Mutual Funds Defined

Young investors who are just starting with our a savings program will find that their friends, family and advisors will almost all have different views about how one should start to invest their money. For some, recommendations will come along the lines of buying real estate that can be flipped or rented out to generate monthly income and long-term capital appreciation. For others, it will mean putting as much money away as possible into a low-paying CD or maybe even mutual funds.

But for as many people who recommend funds, an equal amount will dismiss them for a variety of reasons. The three most common reasons people advise against funds are also the three ways that one can get a better understanding of what a mutual fund really is, a three-way definition as it were.

1. Mutual Funds are too risky. Although every fund, from money market funds, income funds all the way to equity funds and specialty funds will involve some element of risk, the fact remains that virtually every fund actually reduces risk. How? Through diversification. What this means is that a mutual fund takes all of your money (and every one else's) and invests in enough securities that anyone with less than $500,000 could never even imagine achieving. And since diversification is key to eliminating risk, saying that mutual funds are too risky is like saying air travel is dangerous. Risk is relative and in terms of reducing that risk, mutual funds achieve it better than any other investment.

2. Funds are expensive. Depending on the amount of money invested, most people cannot find better value for every dollar invested than they can when they invest in mutual funds. While the fund companies generate an expense for their administrative efforts, they almost always come in cheaper than investing individually through a discount broker. With most fees at 1% or less, an investor with just $10,000 to invest could only make 10 trades in 1 year at $10 each to achieve the same cost savings. This tells us that funds are owned by so many different unit holders that the collective pays a reduced fee, not the individual investor.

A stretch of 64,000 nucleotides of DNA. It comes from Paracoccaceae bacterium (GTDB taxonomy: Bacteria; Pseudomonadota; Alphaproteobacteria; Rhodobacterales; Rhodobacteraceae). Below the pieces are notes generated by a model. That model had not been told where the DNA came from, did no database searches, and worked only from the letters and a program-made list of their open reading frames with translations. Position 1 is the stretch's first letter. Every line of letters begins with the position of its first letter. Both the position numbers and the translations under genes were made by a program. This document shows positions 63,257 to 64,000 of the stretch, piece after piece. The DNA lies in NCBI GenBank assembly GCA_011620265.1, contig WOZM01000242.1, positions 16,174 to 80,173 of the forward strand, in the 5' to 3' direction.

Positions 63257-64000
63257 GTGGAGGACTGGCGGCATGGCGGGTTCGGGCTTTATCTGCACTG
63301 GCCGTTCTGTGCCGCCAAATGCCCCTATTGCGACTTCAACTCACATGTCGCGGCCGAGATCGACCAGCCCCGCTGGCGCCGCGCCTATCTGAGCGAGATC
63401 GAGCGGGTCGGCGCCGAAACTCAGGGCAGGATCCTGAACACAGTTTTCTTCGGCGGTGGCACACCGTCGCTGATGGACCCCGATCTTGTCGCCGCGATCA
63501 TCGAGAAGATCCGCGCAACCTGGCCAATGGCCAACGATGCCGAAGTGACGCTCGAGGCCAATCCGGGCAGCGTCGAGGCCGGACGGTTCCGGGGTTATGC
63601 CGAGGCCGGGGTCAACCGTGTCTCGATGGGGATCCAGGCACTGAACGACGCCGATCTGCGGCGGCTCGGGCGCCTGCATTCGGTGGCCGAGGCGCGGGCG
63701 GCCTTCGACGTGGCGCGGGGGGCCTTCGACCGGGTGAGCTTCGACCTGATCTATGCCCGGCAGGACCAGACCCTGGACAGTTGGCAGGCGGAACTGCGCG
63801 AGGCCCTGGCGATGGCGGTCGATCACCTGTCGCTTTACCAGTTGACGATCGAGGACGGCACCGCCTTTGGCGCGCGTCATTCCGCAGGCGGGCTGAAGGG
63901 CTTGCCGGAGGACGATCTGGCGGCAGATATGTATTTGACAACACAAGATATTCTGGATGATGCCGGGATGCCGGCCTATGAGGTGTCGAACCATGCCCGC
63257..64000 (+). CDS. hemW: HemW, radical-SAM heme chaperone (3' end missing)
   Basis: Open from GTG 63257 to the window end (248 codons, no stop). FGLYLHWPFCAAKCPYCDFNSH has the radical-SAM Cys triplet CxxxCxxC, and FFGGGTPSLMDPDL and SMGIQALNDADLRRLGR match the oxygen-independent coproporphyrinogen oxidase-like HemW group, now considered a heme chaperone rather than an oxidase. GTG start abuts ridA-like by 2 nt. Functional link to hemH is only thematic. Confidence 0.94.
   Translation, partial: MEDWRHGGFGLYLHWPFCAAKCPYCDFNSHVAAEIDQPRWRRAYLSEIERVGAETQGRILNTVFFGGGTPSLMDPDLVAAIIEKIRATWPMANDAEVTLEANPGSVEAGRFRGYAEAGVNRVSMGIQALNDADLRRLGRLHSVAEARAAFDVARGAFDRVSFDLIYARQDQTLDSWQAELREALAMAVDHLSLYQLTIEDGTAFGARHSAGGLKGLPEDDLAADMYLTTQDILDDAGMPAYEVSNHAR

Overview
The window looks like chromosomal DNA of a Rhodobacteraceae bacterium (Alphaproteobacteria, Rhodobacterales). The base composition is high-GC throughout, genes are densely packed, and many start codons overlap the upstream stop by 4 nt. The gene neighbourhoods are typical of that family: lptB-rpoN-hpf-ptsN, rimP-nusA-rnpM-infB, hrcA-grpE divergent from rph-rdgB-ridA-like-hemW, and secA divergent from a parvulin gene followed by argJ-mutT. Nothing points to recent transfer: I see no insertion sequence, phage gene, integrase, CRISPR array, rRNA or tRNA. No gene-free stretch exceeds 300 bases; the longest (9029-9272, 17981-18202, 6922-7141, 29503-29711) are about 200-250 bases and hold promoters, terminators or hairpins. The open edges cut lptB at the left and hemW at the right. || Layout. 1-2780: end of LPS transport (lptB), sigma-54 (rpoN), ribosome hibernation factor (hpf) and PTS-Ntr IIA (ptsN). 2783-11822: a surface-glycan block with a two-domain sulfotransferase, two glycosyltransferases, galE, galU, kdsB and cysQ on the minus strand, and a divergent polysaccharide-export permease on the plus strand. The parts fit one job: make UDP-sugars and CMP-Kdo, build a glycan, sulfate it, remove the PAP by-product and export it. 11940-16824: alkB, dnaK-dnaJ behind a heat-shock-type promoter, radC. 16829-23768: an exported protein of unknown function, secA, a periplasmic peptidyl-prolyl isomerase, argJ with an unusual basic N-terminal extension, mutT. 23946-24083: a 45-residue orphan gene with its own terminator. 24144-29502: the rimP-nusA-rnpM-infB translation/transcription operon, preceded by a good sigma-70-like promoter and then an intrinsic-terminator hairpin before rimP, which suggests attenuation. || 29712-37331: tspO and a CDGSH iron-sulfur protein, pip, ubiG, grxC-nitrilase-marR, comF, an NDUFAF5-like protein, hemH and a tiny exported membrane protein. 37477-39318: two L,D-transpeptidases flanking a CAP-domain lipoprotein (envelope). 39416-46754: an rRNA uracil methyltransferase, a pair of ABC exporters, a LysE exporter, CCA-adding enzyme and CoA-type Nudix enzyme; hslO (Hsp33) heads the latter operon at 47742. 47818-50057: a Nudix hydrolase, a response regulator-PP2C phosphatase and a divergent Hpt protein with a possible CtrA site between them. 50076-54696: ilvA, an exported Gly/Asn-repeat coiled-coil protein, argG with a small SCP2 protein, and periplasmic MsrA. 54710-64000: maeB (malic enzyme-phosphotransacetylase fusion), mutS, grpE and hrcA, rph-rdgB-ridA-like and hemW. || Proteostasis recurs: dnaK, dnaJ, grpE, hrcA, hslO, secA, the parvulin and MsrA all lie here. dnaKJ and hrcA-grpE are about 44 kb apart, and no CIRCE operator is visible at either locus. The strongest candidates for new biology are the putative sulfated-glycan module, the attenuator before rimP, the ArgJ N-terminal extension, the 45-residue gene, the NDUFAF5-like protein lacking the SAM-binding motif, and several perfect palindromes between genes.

3. People who invest in Funds lost 50% of their savings when the market crashed. While many people certainly lost much of their portfolio's value thanks to the recent market crash of 2007-2009, funds actually offer enough different flavors of funds that smart, properly diversified investors would have lost much less than nearly any other type of investor. Between high yield investments, money market funds and specialty asset class funds, investors can find properly diversified investments for any and every need they may have. There is an abundance of selection; one does not need to be limited to domestic stock market-linked investments.

As shown here in the three most common arguments against this type of investment, mutual funds are basically highly diversified, risk-spread investments that, while they charge expenses, are cheaper than virtually any other type of investment out there. Best of all, mutual funds can be virtually any asset class, not just equities, providing investors with plenty of options. 

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Chris has more than 17 years of financial services experience. He currently manages a website about Used Pallets at  . 

For more information, please visit: High Yield Money Market